Unprecedented Shrinking of Dead Sea at Lowest Point on Earth
(11 Aug 2019) LEAD IN:
The sea at the lowest point on land on Earth - the Dead Sea - is shrinking faster than ever before.
As the shoreline edges ever forward, formerly waterfront hotels and restaurants are being abandoned to the sand and the salt.
For locals who rely on the sea and the surrounding landscape, the unprecedented evaporation needs to be urgently addressed.
At 429 metres below sea level, the Dead Sea is smaller - and saltier - than ever before.
Tourists still flock to some points along the Dead Sea shoreline, to swim in its clear, buoyant water.
But just getting to the shoreline takes a lot longer today than it used to.
Here at Ein Gedi, the beach is now almost two kilometres away from where it once used to be.
For tourists, that can mean a long walk in the sun.
For some visitors, the water - and mud - at the end of the trek is reward enough.
But as the level of the shoreline has receded, that’s exposed salt layers that dissolve in freshwater.
Since the 1980s that’s led to the appearance of sinkholes - or “pits” - appearing in places along the beach.
In some places, the pits are now so prevalent that public beaches have been closed down.
Further along the shoreline, these abandoned water slides hint at the damage.
Sinkholes here have made this land unsafe for visitors and locals alike.
They have wreaked havoc to beaches, campgrounds, farms, homes, resorts, and roads.
For local Gundi Shachal, the retreat has made large swaths of her kibbutz uninhabitable.
“It was like paradise once,” she says.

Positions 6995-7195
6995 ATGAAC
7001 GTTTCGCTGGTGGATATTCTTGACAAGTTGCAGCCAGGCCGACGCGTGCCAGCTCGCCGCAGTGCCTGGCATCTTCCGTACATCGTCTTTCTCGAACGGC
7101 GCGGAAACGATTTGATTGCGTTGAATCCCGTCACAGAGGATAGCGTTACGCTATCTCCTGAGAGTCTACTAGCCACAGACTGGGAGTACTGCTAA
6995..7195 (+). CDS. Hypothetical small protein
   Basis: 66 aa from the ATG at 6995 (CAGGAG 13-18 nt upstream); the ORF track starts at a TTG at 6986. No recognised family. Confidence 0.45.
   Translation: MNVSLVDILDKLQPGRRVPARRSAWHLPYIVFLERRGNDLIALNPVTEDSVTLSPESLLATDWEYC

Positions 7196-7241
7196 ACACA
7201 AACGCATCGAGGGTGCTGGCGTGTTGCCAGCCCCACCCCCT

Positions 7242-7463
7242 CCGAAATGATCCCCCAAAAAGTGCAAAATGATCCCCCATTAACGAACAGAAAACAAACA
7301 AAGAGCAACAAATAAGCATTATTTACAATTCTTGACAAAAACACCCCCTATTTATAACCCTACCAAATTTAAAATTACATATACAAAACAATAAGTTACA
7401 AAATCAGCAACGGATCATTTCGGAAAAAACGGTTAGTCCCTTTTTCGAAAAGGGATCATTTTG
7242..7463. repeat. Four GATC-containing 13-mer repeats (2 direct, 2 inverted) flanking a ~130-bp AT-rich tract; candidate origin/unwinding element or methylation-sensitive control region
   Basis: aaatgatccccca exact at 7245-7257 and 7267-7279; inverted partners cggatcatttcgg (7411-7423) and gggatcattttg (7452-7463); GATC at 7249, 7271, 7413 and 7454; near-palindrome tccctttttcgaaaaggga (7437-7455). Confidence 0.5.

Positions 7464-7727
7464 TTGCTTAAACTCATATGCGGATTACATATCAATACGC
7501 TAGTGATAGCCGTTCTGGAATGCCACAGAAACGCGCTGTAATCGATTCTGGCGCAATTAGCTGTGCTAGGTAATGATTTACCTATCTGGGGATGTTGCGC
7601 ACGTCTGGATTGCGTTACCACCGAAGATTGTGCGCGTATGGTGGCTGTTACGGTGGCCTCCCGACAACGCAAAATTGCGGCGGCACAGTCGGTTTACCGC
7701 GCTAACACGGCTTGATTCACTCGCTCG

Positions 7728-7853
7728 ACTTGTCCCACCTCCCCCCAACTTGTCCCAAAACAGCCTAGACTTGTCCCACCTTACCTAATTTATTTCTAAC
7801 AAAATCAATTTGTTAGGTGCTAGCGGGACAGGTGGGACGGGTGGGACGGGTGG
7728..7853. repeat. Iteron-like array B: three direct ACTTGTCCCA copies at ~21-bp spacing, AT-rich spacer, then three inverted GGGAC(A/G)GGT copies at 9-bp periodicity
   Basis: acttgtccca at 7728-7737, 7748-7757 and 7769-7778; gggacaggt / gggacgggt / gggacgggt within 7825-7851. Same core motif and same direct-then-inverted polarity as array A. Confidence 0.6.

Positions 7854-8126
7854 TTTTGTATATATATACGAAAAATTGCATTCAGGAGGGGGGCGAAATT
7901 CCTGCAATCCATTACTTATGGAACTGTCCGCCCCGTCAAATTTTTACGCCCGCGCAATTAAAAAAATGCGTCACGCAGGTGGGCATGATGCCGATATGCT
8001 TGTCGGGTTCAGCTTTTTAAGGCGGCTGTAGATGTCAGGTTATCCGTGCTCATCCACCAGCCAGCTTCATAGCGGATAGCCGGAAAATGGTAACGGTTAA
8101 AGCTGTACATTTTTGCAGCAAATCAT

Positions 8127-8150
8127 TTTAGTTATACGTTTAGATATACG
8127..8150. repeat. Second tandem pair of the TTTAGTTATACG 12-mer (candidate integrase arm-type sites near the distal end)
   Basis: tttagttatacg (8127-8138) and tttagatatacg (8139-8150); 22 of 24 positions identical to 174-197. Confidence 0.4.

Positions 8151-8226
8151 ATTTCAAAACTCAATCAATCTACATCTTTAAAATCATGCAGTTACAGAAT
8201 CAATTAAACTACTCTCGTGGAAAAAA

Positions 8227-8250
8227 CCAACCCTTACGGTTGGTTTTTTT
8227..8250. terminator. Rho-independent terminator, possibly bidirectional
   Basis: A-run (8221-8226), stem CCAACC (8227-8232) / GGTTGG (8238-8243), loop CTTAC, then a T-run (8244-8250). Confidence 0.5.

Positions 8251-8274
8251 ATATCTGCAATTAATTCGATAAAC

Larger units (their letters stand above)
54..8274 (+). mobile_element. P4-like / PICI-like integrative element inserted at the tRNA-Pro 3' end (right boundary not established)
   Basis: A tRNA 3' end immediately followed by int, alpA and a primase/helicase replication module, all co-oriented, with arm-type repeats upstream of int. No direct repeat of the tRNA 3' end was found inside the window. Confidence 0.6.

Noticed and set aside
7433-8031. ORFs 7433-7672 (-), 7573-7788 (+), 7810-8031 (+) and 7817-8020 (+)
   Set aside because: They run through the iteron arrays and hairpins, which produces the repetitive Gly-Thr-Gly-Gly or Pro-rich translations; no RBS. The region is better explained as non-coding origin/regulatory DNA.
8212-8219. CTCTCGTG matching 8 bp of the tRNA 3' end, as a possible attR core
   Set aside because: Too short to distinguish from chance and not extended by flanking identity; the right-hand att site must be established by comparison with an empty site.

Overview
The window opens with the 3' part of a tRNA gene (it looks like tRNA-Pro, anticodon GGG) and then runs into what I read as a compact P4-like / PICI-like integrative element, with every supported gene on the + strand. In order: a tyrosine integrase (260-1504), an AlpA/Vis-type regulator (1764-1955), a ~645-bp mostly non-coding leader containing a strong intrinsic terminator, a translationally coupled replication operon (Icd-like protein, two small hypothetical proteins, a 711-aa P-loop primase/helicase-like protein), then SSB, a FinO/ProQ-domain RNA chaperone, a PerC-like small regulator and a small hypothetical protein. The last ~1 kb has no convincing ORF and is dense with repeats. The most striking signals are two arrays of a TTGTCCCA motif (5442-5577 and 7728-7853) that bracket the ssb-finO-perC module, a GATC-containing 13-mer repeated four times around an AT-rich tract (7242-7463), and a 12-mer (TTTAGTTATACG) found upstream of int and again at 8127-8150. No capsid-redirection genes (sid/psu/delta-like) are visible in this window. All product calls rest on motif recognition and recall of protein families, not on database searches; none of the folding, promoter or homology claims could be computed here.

“You can see around here it was a camping for tourist, it was really really lively, a green garden, lots of tourists coming here, staying here. Lots of Israelis still remember the place they used to come for holidays here. Look what a mess this place is! We can’t even approach the place to clear it up. We can’t clean anything or take anything out, cause you’re always in danger of collapsing, or falling into a sinkhole.”
Up and down the Dead Sea, it’s a similar story.
At Lido, old restaurant buildings lie crumbling too.
Locals share stories of the changes they’ve seen.
“I came the first time in 1979, summer 1979, and when I arrived the first time to the Dead Sea, the sea came right up to the roads where the bus turns right. And I thought wow, I can touch the sea. Now at the same spot you can hardly see the sea,” says Shachal.
According to geologists at Hebrew University, the Dead Sea today is retreating at an unprecedented pace.
In 1980, the Sea was 400 metres below sea level, but it’s receded a further 30 metres since.
Experts say damming and mineral extraction are the main culprits.
Mordechai Stein, a geology professor at Hebrew University, says dams are drying out the rivers that used to flow into the Dead Sea.
He says the rivers once contributed 1,300 million cubic metres of water annually, which is four times the amount today.
The diversion of the waters originating in Mount Hermon accounts for 70 percent of the retreat, according to Stein.
The remainder, he says, is caused by potash plants on both the Israeli and Jordanian sides, which dry out sections of the lake in order to extract minerals.
A drop in rainfall in recent years hasn’t helped either.
Stein also says droughts are likely to proliferate in the region in future, due to climate change.
“The natural changes in the elevation in the water level of the Dead Sea never reached this modern retreat which is more than one metre per year,” he explains.
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